||OK so we’ve done a few choice 45s on our soul subsidiary label ranging from full on Northern stompers to super rare obscurities, from unknown modern soul gems to old school RnB bangers - but now it’s time for the big one. You can wait a few years for an original of the legendary Junior McCants King 45 ‘Try Me For Your New Love’ to turn up - and then fork out $15,000 (yes FIFTEEN THOUSAND DOLLARS) to own it – or get your act togther right now and pay a pittance for our lovely reissue. The choice is yours!
As usual this SOUL 7 reissue is FULLY LICENSED and restored from the ORIGINAL MASTER TAPES so it SOUNDS GREAT – unlike what you get from SHODDY BOOTLEGS! And in keeping with the spirit of collecting the pressing run is limited to ONLY 500 COPIES worldwide!
THE STORY BEHIND THIS RECORD
Since we started the Soul 7 subsidiary we’ve been working hard to get you the most desirable dancefloor soul music out there. For this, our 11th release to date, we have something a little special even by our standards – a late ‘60s Northern masterpiece which is one of the most expensive soul records ever sold on the open market. A copy of the original on a King Demo reached over $15,000 on eBay last year. Suffice to say that these are not sitting in too many collections, who knows exactly how many exist but it’s a safe bet that you would not need more than one hand to count them.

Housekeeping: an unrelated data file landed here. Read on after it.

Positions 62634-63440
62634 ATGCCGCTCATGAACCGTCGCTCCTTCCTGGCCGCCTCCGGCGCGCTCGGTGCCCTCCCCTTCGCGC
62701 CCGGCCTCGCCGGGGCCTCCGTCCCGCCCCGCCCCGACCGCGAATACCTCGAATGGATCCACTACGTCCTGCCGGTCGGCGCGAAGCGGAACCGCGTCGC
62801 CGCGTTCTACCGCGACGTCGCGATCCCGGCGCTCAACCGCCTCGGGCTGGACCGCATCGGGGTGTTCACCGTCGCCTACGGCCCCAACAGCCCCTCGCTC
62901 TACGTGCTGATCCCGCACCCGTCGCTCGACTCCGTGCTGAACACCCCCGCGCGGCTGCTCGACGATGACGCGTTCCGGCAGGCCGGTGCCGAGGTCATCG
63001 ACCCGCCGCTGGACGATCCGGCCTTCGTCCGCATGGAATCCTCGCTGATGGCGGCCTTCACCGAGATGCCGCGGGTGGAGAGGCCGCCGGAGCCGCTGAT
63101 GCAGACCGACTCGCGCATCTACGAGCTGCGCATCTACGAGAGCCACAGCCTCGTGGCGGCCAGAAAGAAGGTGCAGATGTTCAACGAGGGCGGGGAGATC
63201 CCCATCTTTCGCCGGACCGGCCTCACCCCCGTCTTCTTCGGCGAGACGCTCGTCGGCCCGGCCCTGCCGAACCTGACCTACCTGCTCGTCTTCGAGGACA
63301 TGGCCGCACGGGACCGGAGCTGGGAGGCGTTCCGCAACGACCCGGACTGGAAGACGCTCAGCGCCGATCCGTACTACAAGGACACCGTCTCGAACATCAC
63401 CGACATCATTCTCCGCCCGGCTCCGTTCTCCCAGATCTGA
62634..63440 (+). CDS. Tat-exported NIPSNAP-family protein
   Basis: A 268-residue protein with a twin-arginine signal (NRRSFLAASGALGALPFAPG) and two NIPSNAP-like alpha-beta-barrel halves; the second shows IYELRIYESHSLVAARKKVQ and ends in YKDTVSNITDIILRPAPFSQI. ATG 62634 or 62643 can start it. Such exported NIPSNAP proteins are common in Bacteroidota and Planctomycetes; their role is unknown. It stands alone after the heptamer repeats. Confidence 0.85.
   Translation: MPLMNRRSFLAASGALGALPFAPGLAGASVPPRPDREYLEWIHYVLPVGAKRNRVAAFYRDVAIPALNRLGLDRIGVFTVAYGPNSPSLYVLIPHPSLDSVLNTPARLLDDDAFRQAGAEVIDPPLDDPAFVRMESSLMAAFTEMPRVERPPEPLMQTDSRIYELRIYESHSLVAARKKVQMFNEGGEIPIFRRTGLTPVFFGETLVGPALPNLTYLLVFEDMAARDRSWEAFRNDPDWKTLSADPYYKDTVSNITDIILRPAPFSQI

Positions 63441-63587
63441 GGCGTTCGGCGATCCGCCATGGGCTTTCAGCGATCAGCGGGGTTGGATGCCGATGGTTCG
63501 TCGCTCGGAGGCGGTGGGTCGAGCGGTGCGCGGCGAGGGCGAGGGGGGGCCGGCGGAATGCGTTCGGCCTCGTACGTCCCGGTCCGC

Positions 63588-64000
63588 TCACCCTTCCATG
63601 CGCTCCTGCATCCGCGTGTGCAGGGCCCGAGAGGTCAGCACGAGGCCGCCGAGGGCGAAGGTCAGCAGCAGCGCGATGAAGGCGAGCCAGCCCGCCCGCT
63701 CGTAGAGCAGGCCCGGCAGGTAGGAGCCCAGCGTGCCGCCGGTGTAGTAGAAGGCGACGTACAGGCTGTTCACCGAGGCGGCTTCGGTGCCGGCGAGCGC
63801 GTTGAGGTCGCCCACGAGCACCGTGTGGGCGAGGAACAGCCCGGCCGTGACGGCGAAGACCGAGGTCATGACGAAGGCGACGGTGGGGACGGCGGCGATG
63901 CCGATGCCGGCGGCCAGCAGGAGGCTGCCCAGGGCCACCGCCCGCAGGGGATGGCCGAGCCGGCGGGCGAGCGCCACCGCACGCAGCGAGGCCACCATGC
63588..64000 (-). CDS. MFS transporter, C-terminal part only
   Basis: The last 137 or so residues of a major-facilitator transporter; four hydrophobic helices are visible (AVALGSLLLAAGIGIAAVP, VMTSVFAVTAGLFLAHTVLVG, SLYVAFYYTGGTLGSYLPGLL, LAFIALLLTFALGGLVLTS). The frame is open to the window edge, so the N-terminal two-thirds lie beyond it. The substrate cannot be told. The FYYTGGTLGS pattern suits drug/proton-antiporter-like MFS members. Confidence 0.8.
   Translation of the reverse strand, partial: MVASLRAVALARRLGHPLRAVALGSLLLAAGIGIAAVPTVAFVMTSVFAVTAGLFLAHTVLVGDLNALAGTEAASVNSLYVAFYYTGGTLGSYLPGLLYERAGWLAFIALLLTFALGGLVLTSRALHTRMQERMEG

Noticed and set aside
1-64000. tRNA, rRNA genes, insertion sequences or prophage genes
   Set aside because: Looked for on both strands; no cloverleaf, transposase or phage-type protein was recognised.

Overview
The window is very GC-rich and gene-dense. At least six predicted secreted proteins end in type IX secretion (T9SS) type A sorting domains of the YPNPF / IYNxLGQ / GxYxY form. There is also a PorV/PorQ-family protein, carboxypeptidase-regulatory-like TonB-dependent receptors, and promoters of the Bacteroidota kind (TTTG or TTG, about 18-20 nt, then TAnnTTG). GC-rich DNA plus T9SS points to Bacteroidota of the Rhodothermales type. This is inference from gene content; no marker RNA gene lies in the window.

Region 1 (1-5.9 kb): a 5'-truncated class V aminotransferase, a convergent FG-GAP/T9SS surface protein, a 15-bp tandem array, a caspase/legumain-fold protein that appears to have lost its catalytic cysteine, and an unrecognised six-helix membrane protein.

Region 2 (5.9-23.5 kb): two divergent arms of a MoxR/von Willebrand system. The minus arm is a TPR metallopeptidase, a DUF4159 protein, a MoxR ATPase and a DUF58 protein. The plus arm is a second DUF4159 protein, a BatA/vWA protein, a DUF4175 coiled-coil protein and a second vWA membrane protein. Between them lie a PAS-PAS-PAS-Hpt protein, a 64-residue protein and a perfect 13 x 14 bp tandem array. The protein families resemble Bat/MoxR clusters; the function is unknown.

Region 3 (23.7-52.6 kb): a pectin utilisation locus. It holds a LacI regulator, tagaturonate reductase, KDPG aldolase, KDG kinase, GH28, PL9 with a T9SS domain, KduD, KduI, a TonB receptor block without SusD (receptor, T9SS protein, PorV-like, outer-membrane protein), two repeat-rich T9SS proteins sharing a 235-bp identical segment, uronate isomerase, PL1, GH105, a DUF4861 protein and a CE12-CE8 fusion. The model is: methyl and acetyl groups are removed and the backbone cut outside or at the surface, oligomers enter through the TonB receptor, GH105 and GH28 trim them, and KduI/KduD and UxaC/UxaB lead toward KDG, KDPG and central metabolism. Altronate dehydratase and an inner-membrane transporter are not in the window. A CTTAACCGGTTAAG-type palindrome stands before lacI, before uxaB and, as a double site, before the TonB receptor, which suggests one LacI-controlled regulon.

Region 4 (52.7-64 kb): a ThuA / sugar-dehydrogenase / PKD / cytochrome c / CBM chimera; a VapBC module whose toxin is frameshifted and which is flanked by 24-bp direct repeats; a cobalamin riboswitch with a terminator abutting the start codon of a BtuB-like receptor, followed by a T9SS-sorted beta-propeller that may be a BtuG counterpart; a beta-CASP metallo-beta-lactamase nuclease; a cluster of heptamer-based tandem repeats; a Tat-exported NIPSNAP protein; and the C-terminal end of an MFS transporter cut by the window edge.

So why so scarce? With some records it is impossible to say, but here there is a story, and a very sad one at that. Tragically, it turns out that the highly promising McCants died of a brain tumour at the premature age of just 24, and immediately prior to the scheduled release of this single. As a result, King records pulled the release out of respect. Some years later, an acetate was found and the song quickly achieved legendary status on the Northern scene.
We’d like to do our bit at spreading this elegant soul dancer a little further than those lucky (and rich!) few, and hence this reissue, pairing the 2 sides of the original 45. Like all the best ‘60s soul 45s, McCants recorded both an up-tempo track and a gut wrenching ballad for the flip. On the strength of these majestic recordings, it has to be a great shame that McCants didn’t live long enough to fulfill his massive potential, so this is a record to be cherished by all soul fans and lovers of good music.